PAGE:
I guess the nature of our oldest ceremonies was thanksgiving.
Our ancestors were being grateful.
Those were the two instructions we had:
We build nations around those instructions.
[Chief Oren Lyons
in Huston Smith's A Seat at the Table,
2020-11-17 v. 1
In the aftermath of the 9/11 attacks in 2001, I found myself in a condition of profound disorientation. My comfortable, conventionally successful life to that date had relied on comfortable, widely shared assumptions of scientific and social progress. Watching those towers fall, I had to wonder if these assumptions were tenable.
I embarked on a program of enquiry back then.
There were some breakthroughs along the way.
Eventually my attention was drawn
to the spiritual void at the center of modern, secular life.
What had seemed like progress in abandoning the superstition
and arbitrariness of conventional religious beliefs
in favor of
was coming to look like a drastic mistake
that was having tragic consequences.
A society with nothing to hold sacred
beyond the interest and identity of each individual
was one that was starting to look hopelessly doomed.
In the time we are in now, cultures and industrialization are causing people to uproot, to be constantly moving. What is happening is a result of colonialism. You have this idea that there is a constant frontier. There is always a new place to go, a new place that is going to be better. This is a belief that totally pushes against who we are as indigeneous people. Our teachings say this is the place where we are, and that we are okay here. What happens through this process of constantly moving ahead is what you see today—an ecological crisis—which you and I know is what's happening in the world right now. . . . All around the world you have this crisis as a consequence of a larger spiritual crisis in society, of not having a place to call home, to be responsible for. [Winona LaDuke, in Huston Smith's A Seat at the Table, p. 50]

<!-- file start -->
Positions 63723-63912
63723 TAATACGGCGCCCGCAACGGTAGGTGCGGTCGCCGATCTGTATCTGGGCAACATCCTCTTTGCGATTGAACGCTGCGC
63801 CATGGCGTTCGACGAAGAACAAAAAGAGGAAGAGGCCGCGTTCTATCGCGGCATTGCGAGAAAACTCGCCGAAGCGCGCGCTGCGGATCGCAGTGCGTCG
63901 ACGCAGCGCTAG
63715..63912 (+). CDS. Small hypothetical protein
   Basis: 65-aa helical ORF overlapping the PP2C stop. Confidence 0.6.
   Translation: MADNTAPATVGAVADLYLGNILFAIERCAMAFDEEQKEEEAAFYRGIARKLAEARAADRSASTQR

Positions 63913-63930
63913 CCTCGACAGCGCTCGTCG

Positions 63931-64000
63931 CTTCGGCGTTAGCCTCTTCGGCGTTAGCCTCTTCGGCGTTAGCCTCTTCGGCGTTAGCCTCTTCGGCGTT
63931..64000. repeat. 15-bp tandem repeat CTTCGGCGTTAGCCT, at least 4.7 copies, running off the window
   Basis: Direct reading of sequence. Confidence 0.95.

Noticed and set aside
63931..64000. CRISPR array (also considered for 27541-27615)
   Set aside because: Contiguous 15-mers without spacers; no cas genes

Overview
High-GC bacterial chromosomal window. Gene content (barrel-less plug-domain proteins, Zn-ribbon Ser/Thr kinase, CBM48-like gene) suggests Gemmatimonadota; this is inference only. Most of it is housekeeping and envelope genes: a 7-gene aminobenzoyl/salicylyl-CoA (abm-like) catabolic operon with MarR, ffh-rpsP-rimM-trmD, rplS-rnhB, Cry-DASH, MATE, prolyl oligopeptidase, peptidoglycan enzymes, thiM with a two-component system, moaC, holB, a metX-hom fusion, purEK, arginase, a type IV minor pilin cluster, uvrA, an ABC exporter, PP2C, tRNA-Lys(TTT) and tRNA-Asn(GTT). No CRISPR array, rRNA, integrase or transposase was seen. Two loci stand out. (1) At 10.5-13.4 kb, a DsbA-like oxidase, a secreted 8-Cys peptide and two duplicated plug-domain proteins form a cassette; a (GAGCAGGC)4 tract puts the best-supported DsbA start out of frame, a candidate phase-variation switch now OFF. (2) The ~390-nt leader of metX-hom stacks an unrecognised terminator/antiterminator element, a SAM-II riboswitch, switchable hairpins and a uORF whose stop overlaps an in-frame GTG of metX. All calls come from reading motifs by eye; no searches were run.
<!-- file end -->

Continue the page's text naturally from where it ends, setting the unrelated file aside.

What to do? I wondered if religion (or lack thereof, or a failure of recognition, as in the worship of Mammon) was at the root of the matter. Maybe what we needed here in the USA was a new religion that would fill that spiritual void with something benign, give us some purpose in life beyond struggling for money, power, and prestige. I'm an engineer: I had a career building models in software and using them to transform information. Maybe there's something analagous in religion; I would call it theological engineering. Attempting to engineer benign social outcomes through transformation of spiritual media. I know, not exactly a humble pursuit but I was only half serious and it was about entertainment and intellectual growth as much as healing the harms of American society.
I undertook a study of comparative religion,
figuring there would be recurrent elements that could be
in hacking up something useful.
I was especially impressed with the writings
of Eric J. Sharpe
and Huston Smith.
Smith taught religion as
in which the most valuable insights
into human life were channelled, preserved, and transmitted.
I accepted that paradigm,
and proceeded accordingly.
But it was really the example of my dad that gave me the kernel of insight that is the foundation of this project. At the bedrock of my dad's understanding, he knew that he had been the recipient of enormous blessing: escape from the Nazis, reunion with his sisters, two loving wives, children, grandchildren, all of his extended family, including in-laws and step-family, health and vigor, professional satisfaction and recognition, material abundance, so much blessing that he could only shake his head in wonder.
He didn't fool himself that he'd somehow deserved all that. He had done his duty with his enthusiasm for hard work, diligence, and empathy and sincerity towards all. But he never imagined that somehow his blessings were earned. They were bestowed, and he knew it. And who was the giver? Mysterious.
So he was grateful! Everyone who knew him had heard him speak of his privilege. Unearned, bestowed gifts! So, I like to imagine, based on his moral integrity, he simply set out to try to be worthy of his blessings. He set himself to service, giving, and loving, and so he made the world a better place for others and lived in full himself.
His life thus in many ways provided the inspiration for the mysterious gift: